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Flint had access to clean water & could of had clean water & did have clean water at one time. But the Clowns running the city switched to a cheaper way of obtaining water which is when all the problems started. it all comes down to 2 things. Greed & Incompetency.
 

UnderMiner

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Flint had access to clean water & could of had clean water & did have clean water at one time. But the Clowns running the city switched to a cheaper way of obtaining water which is when all the problems started. it all comes down to 2 things. Greed & Incompetency.
Didn't Flint sell their "good water" to the Nestle corporation? I know Nestle purchased the water rights of some big city, I think it was Flint but I could be wrong. So Nestle bottled the good water and then sold it back to the population in bottles at a 10,000% profit while the relatively free Flint tap water was poisonous.
 

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Okay Underminer,
I remember some of that now (Thank You early Bruce Willis movie). I realize it is not an intake problem so is it then an outflow problem affiliated with older buildings in NYC like Grand Central? .. I apologize for the continuance of any stereotyping and thank you for clearing the air with your detailed and friendly information. I stand corrected. ;)
:D No problem. Sorry if I came off brash.

The aquaduct in Die Hard With a Vengeance is Tunnel 3 of the Catskill system, and it really is that gigantic. (They didn't actually film in the real aquaduct pipe. The truck driver explains to John McClain alot of true facts about the real system though).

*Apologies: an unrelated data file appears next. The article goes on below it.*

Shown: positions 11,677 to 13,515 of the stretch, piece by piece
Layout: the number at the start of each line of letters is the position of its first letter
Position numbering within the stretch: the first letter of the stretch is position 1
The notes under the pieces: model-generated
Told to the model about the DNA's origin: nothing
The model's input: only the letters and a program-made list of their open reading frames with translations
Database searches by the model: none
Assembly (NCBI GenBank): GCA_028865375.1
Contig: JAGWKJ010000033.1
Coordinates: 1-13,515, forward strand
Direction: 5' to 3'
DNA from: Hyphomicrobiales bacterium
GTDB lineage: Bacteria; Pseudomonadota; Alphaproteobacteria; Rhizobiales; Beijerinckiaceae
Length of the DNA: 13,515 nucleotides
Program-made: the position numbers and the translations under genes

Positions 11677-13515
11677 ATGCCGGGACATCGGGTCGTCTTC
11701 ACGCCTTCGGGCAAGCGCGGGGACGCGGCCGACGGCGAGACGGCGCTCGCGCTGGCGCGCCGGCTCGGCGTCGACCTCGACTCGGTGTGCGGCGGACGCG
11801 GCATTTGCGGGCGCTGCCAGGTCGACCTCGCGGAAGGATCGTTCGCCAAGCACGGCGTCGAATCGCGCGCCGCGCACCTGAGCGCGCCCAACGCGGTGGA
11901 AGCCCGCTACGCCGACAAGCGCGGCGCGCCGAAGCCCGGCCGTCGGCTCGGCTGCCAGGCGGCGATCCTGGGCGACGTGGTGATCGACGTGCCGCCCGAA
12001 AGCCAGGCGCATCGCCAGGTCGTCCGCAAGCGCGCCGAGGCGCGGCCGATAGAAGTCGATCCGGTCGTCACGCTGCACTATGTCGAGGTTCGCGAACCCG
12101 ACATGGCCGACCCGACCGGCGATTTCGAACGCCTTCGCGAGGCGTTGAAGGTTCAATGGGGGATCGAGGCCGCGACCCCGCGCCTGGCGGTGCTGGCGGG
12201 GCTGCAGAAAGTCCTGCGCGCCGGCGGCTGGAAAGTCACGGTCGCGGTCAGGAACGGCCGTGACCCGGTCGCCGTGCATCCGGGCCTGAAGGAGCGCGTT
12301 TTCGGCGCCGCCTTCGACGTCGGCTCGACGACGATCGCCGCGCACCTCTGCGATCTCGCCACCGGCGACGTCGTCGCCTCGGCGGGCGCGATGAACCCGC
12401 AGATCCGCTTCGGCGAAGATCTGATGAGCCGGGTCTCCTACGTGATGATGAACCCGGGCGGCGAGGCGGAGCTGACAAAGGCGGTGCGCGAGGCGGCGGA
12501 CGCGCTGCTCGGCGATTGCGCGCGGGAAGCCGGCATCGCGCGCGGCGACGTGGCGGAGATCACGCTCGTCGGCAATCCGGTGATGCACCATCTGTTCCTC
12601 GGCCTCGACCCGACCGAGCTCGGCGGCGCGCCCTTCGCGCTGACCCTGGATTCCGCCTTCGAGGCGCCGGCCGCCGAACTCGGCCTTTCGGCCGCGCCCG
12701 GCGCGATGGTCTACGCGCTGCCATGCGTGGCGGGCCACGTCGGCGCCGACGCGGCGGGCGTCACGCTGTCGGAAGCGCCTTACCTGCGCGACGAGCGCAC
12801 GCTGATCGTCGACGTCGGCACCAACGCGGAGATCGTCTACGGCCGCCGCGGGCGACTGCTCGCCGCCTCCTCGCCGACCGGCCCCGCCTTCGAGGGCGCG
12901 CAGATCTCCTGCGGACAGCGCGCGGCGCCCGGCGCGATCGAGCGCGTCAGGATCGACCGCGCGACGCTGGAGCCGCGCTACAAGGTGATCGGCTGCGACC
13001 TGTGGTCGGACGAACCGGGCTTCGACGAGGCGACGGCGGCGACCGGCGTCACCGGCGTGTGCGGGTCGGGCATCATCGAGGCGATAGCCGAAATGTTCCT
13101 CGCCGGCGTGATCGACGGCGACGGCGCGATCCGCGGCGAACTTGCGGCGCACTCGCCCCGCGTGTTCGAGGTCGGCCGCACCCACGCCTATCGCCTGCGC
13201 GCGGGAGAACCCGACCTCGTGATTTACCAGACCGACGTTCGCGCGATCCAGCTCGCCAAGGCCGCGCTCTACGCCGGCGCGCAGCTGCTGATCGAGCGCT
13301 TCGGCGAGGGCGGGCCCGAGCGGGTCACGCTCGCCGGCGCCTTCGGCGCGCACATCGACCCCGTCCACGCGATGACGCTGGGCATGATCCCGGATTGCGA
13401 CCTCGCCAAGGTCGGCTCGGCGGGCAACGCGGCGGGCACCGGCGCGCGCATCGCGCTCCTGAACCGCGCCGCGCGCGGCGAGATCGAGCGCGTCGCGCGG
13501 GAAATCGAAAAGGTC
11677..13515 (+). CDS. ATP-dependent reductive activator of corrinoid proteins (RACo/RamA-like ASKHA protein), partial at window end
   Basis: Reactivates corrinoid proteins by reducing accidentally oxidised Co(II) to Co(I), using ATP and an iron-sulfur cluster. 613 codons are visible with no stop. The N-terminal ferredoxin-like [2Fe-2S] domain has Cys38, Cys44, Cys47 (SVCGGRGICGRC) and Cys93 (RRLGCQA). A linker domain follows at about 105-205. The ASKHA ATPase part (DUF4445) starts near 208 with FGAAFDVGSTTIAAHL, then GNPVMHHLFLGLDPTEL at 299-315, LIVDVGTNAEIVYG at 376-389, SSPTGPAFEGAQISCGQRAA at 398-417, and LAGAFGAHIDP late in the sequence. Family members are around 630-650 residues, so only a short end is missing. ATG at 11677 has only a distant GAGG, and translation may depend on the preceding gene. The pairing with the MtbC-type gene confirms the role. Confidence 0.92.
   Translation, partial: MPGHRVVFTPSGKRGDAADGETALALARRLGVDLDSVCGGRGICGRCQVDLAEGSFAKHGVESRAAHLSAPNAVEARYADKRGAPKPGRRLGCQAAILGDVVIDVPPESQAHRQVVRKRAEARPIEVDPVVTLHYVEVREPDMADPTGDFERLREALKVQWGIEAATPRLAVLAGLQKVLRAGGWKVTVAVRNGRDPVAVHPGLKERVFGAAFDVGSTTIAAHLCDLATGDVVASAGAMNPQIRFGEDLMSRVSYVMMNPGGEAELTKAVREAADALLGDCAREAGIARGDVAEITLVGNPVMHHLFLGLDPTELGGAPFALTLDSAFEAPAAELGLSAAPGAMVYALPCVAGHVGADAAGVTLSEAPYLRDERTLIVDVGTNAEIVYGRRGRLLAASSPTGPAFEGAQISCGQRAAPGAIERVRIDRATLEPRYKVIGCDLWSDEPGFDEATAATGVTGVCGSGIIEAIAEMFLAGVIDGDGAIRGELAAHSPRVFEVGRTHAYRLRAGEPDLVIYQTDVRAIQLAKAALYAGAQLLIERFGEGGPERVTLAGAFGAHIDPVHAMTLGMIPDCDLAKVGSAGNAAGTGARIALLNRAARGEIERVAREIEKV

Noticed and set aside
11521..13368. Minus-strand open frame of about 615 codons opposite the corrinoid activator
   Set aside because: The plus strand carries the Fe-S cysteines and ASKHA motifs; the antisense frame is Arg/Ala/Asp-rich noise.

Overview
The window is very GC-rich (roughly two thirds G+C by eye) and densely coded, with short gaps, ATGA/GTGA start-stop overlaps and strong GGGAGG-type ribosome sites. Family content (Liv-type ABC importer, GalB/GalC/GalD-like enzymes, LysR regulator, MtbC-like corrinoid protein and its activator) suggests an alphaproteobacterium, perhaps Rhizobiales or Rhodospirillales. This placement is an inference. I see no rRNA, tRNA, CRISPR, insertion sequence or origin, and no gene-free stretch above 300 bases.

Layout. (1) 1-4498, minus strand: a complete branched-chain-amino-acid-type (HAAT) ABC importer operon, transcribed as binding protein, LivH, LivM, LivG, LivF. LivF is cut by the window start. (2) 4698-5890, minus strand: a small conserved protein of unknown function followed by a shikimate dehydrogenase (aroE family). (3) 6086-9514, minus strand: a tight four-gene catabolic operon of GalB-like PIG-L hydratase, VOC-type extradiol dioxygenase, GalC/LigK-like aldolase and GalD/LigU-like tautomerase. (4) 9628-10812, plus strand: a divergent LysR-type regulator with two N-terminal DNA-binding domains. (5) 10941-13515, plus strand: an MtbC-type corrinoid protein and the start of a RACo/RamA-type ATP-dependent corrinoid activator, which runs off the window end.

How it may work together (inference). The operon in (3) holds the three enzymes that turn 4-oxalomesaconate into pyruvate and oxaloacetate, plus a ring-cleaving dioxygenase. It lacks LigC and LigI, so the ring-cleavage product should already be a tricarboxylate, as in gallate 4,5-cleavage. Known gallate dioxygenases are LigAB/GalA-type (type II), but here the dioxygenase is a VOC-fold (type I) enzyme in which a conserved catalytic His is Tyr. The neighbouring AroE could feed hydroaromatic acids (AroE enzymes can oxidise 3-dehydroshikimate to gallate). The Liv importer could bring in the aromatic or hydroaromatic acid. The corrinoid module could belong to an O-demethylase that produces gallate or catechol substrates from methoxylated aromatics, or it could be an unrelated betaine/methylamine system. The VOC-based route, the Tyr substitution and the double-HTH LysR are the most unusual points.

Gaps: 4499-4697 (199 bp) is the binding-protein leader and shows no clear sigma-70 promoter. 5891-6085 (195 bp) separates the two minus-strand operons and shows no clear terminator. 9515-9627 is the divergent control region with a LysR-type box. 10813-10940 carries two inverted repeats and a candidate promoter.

The biggest problem with the NYC water supply isn't the supply part but the sewage part, which I think is what you may have been referring to.

When it rains in NYC the rainwater goes into the same sewer that the toilets and sinks drain into. The sewer's capacity is limited so if it rains too much the water will over flow the system and everything will burst out. This can flood basements of private residences, the NYC subway system, entire roads, and it will drain into the ocean. So tampons, diapers, condoms, and all sorts of other nasty things will go off into the sea. That is why the "low tide smell" of NYC smells like sewage - because it is.

The city is doing things to fix this problem though. The Newtown Creek treatment plant in Brooklyn is the largest water treatment plant in the city, and one of the largest in the nation. For some reason people actually go there for fun, I don't know why. It's open to the public apparently. There is sort of a waterfall where the cleaned water is released from the building so maybe people go to see that.
 

Len